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  •                                 NETFUTURE
    
                Technology and Human Responsibility for the Future
    
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    Issue #4       Copyright 1996 O'Reilly & Associates      January 15, 1996
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                Editor:  Stephen L. Talbott (stevet@netfuture.org)
    
                         On the Web: http://netfuture.org
         You may redistribute this newsletter for noncommercial purposes.
    
    CONTENTS:
    *** Editor's note
           We're making progress
    *** Homogenizing global society (J. David Stanton, Jr.)
           How long can that pen pal club offer a taste of different cultures?
    *** Don't try to control technology; adapt (Christopher D. Frankonis)
           Avoiding cultural chauvinism
    *** Bigotry and openness on the Net (Joel Ben-Avraham)
           The lines between "us" and "them" get blurred
    *** Prejudice on the Internet (Mark Grundy)
           Freedom and a whiff of danger
    *** Basement Wiring:  More Metaphors for the Infobahn (Robert Richardson)
           An unsettling vision from downstairs
    *** Editor's apology to Dick Carlson
           There are layers of meaning in every message
    *** Liberation and oppression on the Net (Stephen L. Talbott)
           Who is the big, bad wolf?
    *** SPIDER OR FLY? -- $500 writing competition
           Are we masters of the Web, or trapped in it?
    *** An addition to the NETFUTURE guidelines
           Keep your submission focused
    *** About this newsletter
    
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    *** Editor's note (32 lines)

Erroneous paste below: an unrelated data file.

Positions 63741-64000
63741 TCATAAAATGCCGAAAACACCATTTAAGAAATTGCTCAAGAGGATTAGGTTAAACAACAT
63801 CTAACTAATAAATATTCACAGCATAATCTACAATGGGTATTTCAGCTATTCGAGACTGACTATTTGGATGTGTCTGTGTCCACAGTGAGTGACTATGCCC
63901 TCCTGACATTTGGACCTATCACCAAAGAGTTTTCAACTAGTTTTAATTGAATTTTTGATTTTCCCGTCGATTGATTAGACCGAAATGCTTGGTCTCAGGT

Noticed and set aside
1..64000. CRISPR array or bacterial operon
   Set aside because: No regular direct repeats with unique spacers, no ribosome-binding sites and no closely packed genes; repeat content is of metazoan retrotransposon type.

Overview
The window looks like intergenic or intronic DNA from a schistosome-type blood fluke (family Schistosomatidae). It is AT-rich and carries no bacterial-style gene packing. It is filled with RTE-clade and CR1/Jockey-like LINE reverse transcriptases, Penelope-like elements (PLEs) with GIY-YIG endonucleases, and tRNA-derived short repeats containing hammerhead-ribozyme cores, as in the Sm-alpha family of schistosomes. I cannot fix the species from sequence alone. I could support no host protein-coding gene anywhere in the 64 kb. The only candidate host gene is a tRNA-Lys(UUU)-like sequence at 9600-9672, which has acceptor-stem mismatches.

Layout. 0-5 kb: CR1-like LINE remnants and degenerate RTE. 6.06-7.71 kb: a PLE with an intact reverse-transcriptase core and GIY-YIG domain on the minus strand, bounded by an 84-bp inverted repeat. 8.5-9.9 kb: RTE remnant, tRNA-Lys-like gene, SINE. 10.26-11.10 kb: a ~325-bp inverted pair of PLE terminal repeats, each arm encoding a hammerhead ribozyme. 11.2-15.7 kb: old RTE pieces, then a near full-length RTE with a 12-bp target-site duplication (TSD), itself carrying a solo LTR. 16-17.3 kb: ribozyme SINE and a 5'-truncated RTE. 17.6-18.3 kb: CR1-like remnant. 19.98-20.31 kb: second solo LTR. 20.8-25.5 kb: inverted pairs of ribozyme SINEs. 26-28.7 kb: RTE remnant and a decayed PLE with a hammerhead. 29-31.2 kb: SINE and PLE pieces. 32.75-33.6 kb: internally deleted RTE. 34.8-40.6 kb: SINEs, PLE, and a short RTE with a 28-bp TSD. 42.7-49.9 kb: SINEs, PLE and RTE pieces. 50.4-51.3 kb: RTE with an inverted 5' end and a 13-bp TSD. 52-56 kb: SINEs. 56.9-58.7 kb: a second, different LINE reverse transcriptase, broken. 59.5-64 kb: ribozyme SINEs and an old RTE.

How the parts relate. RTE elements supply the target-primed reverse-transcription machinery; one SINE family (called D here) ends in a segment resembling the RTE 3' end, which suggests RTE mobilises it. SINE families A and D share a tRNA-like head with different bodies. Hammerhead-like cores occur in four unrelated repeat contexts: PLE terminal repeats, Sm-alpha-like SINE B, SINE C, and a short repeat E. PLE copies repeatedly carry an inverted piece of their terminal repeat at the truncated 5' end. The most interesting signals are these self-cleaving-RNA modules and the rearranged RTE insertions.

The quality and variety of contributions to NETFUTURE continue their
    encouraging rise.  The one problem is that we cannot begin to acknowledge
    all contributions, let alone publish them.  We have, however, been
    convinced by readers to allow the length of each issue to remain on the
    longer side.
    
    One thing we're looking for is ways to serve our readership and promote
    the responsible use of technology.  Our first project is an annotated
    reading list.  This will contain everything from old classics (like Joseph
    Weizenbaum's Computer Power and Human Reason, which belongs near the top
    of any such list) to the latest relevant releases.
    
    Lowell Monke, who teaches computer technology to high school students,
    has volunteered to maintain the list.  You can see its bare beginnings
    here.  Lowell also has begun to list other resources as well--for example,
    academic programs relating to technology assessment.
    
    Send your suggestions directly to Lowell (email: lm7846s@ACAD.DRAKE.EDU).
    
    You will find below "An addition to the NETFUTURE guidelines."  We are, I
    think, conducting a distinctive experiment in online discussion.  The
    original uncertainty about whether NETFUTURE would be a discussion group
    or a newsletter may have pinpointed a valuable challenge:  How can we
    carry on discussion at a much higher level (more coherent, more healthy
    for participants, more profitable for readers) than is evident in most
    news and discussion groups,